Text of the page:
Domestic violence is a pervasive problem in the United States, affecting both individuals and families. Legislators in the state of Texas have taken significant measures to resolve this issue and protect victims. In this article, we will examine the various classifications of domestic or family violence, examine some examples of domestic assault in Texas, discuss the concept of continuous family violence, and cast light on the sentencing and surety bond conditions applicable to such cases.
Overview of Domestic or Family Violence
According to Texas law, domestic or family violence comprises a variety of offenses involving violence or maltreatment between family members or household members. These classes consist of:
- Domestic assault is the intentional or negligent infliction of physical injury on a family or household member. It includes striking, slapping, shoving, and strangulation.
- Aggravated Domestic Assault: This is a more serious form of domestic assault that entails the use of a deadly weapon or the infliction of severe bodily harm. It carries harsher punishments than domestic assault allegations.
- Sexual Assault: Sexual acts that occur between family or household members without consent are classified as domestic violence. This includes rape, sexual coercion, and unwelcome sexual contact of any kind.
Instances of Domestic Violence in Texas:
Consider a few examples to better comprehend what constitutes domestic assault in Texas.
- Physical Altercation: Domestic assault occurs when a spouse, partner, or family member causes visible injury to another family or household member through physical violence. This could include punches, kicks, or any other act that causes physical injury.
- Threats and Intimidation: Domestic assault also includes instances in which a person uses threats, intimidation, or coercion to control or manipulate a family or domestic member. This could entail harm threats, property destruction, or surveillance.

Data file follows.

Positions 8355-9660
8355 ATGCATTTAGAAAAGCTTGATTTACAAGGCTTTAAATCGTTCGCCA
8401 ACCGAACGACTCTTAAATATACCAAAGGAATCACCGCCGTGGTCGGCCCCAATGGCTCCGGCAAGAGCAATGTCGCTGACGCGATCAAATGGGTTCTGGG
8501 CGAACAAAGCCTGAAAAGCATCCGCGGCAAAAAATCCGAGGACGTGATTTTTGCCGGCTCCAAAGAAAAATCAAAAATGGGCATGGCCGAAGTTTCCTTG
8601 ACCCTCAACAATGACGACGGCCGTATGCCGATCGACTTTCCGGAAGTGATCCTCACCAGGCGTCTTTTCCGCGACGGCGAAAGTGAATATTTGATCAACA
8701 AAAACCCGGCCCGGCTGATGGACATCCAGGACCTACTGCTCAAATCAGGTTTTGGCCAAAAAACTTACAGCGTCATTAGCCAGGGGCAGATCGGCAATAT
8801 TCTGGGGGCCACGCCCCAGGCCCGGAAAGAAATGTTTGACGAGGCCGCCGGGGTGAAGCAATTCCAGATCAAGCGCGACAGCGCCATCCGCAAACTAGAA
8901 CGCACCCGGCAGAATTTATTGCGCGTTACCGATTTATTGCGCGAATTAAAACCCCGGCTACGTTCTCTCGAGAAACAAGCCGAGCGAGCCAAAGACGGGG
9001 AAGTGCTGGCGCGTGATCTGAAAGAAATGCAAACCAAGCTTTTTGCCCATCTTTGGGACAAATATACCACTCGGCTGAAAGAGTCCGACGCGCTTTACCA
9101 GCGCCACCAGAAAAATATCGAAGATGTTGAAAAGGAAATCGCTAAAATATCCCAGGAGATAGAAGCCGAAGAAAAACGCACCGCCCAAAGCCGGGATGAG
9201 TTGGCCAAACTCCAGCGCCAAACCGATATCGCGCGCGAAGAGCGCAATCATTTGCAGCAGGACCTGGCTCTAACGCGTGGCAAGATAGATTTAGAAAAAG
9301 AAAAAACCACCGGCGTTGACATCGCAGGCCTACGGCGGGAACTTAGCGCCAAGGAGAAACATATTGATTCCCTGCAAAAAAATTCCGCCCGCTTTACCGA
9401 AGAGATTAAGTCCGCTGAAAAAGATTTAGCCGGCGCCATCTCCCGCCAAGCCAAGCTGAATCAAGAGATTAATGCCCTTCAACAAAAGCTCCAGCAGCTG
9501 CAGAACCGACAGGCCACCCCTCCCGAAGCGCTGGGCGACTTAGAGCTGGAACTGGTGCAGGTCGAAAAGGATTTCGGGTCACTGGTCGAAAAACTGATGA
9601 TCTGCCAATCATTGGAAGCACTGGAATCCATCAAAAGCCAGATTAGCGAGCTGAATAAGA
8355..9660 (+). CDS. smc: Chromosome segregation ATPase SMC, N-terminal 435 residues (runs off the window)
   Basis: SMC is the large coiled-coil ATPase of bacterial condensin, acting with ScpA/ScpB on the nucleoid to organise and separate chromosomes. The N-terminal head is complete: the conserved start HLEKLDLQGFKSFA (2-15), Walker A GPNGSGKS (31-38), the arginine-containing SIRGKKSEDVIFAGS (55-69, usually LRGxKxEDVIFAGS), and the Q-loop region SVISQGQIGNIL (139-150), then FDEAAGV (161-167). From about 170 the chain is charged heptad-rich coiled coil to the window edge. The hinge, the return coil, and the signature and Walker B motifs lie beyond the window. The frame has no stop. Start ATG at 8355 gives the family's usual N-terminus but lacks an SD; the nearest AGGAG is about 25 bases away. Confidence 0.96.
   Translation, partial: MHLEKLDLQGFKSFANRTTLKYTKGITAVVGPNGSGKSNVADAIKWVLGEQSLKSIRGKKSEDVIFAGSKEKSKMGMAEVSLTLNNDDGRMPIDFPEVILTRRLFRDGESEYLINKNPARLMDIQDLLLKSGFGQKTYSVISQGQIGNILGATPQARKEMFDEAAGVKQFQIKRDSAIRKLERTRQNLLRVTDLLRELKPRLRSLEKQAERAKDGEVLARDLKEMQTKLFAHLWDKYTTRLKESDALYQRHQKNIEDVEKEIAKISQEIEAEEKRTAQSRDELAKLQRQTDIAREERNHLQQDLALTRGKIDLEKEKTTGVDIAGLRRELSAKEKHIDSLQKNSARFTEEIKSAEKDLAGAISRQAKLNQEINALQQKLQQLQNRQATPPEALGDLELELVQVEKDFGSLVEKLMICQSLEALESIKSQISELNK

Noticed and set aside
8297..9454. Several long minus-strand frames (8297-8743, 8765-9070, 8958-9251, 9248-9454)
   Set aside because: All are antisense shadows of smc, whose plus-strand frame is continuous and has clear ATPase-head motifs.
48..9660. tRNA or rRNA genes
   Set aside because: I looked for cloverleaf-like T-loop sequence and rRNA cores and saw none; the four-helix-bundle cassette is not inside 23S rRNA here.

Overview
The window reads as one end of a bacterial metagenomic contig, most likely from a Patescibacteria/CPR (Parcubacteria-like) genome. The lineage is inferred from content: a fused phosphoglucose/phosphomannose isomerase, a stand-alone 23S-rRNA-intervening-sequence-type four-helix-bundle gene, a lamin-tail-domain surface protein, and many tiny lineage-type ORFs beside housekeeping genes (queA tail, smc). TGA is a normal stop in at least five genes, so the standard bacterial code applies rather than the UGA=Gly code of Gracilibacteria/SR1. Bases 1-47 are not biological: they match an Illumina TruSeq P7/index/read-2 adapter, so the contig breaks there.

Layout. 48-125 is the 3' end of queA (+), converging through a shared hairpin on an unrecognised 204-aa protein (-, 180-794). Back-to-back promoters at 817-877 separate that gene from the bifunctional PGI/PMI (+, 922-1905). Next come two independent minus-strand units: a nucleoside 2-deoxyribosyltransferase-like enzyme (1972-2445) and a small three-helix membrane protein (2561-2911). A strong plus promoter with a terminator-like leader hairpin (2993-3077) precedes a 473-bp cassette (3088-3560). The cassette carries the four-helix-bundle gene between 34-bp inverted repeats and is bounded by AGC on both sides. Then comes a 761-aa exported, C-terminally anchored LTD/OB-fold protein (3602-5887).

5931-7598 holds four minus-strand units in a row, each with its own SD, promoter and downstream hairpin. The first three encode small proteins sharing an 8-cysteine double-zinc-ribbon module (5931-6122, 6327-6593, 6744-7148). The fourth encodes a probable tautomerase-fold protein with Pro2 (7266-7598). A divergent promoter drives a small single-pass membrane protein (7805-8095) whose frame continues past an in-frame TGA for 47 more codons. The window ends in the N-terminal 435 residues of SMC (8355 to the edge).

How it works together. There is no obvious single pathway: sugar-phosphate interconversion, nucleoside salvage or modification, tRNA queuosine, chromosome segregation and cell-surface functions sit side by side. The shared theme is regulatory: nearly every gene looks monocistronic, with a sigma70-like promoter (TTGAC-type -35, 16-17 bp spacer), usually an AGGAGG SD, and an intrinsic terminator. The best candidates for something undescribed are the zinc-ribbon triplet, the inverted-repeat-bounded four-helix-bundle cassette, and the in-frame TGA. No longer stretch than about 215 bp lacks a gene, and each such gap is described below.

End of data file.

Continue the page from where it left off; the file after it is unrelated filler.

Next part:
Continuous family violence refers to an ongoing pattern of domestic violence against a family member or household member. This offense is classified as a third-degree felony under Texas law. To establish a case of continuous family violence, prosecutors must present evidence of two or more violent incidents within a year.
Criminal Penalties for Domestic Violence
The state of Texas considers domestic violence seriously and has enacted severe penalties for offenders. The severity of the penalties depends on the nature of the offense and the circumstances surrounding it. Offenders may face a variety of penalties, including fines, probation, counseling requirements, protective orders, and incarceration.
Conditions for Family Violence Bail Bonds
In cases involving family violence, judges in Texas may impose specific parole conditions on the accused. These conditions are intended to secure the victim and guarantee everyone’s safety. Typical release bond conditions for cases involving domestic violence include:
No-Contact Orders prohibit the defendant from contacting the victim directly or indirectly, including through phone calls, text messages, and social media.
As a condition of their release on parole, the court may require the accused to attend counseling or anger management programs.
If the defendant possesses firearms, the court may order their surrender for the duration of the proceeding.
ASAP Bail Bonds May be Able to Help
Domestic violence continues to be a major problem in Texas. It is important to understand the various types of domestic or family violence, recognize instances of domestic assault, and be aware of the legal consequences and surety bond conditions.
If you’ve been accused of domestic violence but have been granted bail, ASAP Bail Bonds can offer surety bonds that will help you get out of jail fast. In some cases, we can provide bail and get you out as quickly as twenty-four hours. Contact us today if you have been arrested in Texas locations including Galveston, Fort Bend, Wharton, Brzaoria, or Harris County.